Grounded Multimodal Named Entity Recognition (GMNER) is a nascent multimodal task that aims to identify named entities, entity types and their corresponding visual regions. GMNER task exhibits two challenging properties: 1) The weak correlation between image-text pairs in social media results in a significant portion of named entities being ungroundable. 2) There exists a distinction between coarse-grained referring expressions commonly used in similar tasks (e.g., phrase localization, referring expression comprehension) and fine-grained named entities. In this paper, we propose RiVEG, a unified framework that reformulates GMNER into a joint MNER-VE-VG task by leveraging large language models (LLMs) as a connecting bridge. This reformulation brings two benefits: 1) It maintains the optimal MNER performance and eliminates the need for employing object detection methods to pre-extract regional features, thereby naturally addressing two major limitations of existing GMNER methods. 2) The introduction of entity expansion expression and Visual Entailment (VE) Module unifies Visual Grounding (VG) and Entity Grounding (EG). It enables RiVEG to effortlessly inherit the Visual Entailment and Visual Grounding capabilities of any current or prospective multimodal pretraining models. Extensive experiments demonstrate that RiVEG outperforms state-of-the-art methods on the existing GMNER dataset and achieves absolute leads of 10.65%, 6.21%, and 8.83% in all three subtasks.
Spiking Neural Networks (SNNs) mimic the information-processing mechanisms of the human brain and are highly energy-efficient, making them well-suited for low-power edge devices. However, the pursuit of accuracy in current studies leads to large, long-timestep SNNs, conflicting with the resource constraints of these devices. In order to design lightweight and efficient SNNs, we propose a new approach named LitESNN that incorporates both spatial and temporal compression into the automated network design process. Spatially, we present a novel Compressive Convolution block (CompConv) to expand the search space to support pruning and mixed-precision quantization while utilizing the shared weights and pruning mask to reduce the computation. Temporally, we are the first to propose a compressive timestep search to identify the optimal number of timesteps under specific computation cost constraints. Finally, we formulate a joint optimization to simultaneously learn the architecture parameters and spatial-temporal compression strategies to achieve high performance while minimizing memory and computation costs. Experimental results on CIFAR10, CIFAR100, and Google Speech Command datasets demonstrate our proposed LitESNNs can achieve competitive or even higher accuracy with remarkably smaller model sizes and fewer computation costs. Furthermore, we validate the effectiveness of our LitESNN on the trade-off between accuracy and resource cost and show the superiority of our joint optimization. Additionally, we conduct energy analysis to further confirm the energy efficiency of LitESNN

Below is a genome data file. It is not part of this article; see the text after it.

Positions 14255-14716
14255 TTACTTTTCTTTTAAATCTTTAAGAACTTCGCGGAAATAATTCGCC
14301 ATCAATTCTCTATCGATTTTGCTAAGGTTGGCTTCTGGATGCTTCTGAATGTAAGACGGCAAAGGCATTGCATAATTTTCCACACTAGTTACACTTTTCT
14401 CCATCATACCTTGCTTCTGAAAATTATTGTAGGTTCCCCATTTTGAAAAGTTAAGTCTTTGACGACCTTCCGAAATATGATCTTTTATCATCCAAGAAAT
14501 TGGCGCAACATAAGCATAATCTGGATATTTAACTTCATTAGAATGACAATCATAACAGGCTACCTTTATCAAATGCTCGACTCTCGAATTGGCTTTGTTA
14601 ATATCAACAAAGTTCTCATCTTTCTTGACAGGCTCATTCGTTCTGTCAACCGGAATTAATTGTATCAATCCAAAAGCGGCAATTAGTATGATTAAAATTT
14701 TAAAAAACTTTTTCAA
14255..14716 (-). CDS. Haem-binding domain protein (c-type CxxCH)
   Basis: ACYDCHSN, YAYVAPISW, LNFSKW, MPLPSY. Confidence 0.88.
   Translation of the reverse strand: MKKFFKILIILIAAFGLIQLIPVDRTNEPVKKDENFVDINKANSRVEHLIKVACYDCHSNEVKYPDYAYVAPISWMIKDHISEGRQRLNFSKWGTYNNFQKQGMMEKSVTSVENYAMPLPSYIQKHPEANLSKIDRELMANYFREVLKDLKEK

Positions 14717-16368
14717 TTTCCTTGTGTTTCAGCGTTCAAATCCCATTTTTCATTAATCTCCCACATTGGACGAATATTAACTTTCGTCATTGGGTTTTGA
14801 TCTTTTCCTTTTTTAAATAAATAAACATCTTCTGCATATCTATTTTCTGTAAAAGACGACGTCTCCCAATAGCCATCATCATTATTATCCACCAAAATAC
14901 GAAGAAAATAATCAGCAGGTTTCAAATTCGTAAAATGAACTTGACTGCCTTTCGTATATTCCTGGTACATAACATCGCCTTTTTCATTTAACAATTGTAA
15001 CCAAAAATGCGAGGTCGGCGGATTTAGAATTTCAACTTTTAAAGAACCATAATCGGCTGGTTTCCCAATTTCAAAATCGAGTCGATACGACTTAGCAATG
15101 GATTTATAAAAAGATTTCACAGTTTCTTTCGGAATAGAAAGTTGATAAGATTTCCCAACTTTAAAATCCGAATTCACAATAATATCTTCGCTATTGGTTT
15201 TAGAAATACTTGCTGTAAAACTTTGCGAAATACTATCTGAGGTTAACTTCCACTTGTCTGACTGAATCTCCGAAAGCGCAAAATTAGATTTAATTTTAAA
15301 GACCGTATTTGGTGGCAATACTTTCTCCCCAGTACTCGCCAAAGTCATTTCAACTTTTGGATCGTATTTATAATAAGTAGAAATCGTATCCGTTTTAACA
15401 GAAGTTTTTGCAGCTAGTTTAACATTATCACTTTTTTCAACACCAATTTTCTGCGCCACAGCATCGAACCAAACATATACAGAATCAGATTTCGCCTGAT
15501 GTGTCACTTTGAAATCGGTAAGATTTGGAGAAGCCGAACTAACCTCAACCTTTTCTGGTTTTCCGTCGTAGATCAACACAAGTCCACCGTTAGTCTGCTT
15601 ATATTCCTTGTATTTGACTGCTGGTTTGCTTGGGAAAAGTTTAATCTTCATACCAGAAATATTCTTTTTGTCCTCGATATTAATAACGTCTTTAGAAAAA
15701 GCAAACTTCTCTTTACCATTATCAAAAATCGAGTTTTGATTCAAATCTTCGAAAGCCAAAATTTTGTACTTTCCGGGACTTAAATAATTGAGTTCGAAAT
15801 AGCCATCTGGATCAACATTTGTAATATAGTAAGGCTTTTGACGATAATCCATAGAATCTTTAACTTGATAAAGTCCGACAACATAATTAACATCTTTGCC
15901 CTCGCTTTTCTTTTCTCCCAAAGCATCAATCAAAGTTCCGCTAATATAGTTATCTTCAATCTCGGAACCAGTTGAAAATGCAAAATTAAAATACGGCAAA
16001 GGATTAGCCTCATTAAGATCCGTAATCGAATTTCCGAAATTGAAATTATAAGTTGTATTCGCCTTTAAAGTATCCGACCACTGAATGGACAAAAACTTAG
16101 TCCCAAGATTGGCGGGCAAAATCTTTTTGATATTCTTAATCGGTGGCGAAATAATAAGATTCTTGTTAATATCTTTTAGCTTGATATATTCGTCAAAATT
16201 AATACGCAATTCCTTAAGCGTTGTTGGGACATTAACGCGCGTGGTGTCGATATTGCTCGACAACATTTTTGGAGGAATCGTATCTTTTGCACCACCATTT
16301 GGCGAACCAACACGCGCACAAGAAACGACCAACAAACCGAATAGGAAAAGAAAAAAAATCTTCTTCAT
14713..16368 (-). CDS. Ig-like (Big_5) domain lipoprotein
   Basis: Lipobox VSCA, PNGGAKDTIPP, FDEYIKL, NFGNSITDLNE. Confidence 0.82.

Spiking neural networks (SNNs) serve as one type of efficient model to process spatio-temporal patterns in time series, such as the Address-Event Representation data collected from Dynamic Vision Sensor (DVS). Although convolutional SNNs have achieved remarkable performance on these AER datasets, benefiting from the predominant spatial feature extraction ability of convolutional structure, they ignore temporal features related to sequential time points. In this paper, we develop a recurrent spiking neural network (RSNN) model embedded with an advanced spiking convolutional block attention module (SCBAM) component to combine both spatial and temporal features of spatio-temporal patterns. It invokes the history information in spatial and temporal channels adaptively through SCBAM, which brings the advantages of efficient memory calling and history redundancy elimination. The performance of our model was evaluated in DVS128-Gesture dataset and other time-series datasets. The experimental results show that the proposed SRNN-SCBAM model makes better use of the history information in spatial and temporal dimensions with less memory space, and achieves higher accuracy compared to other models.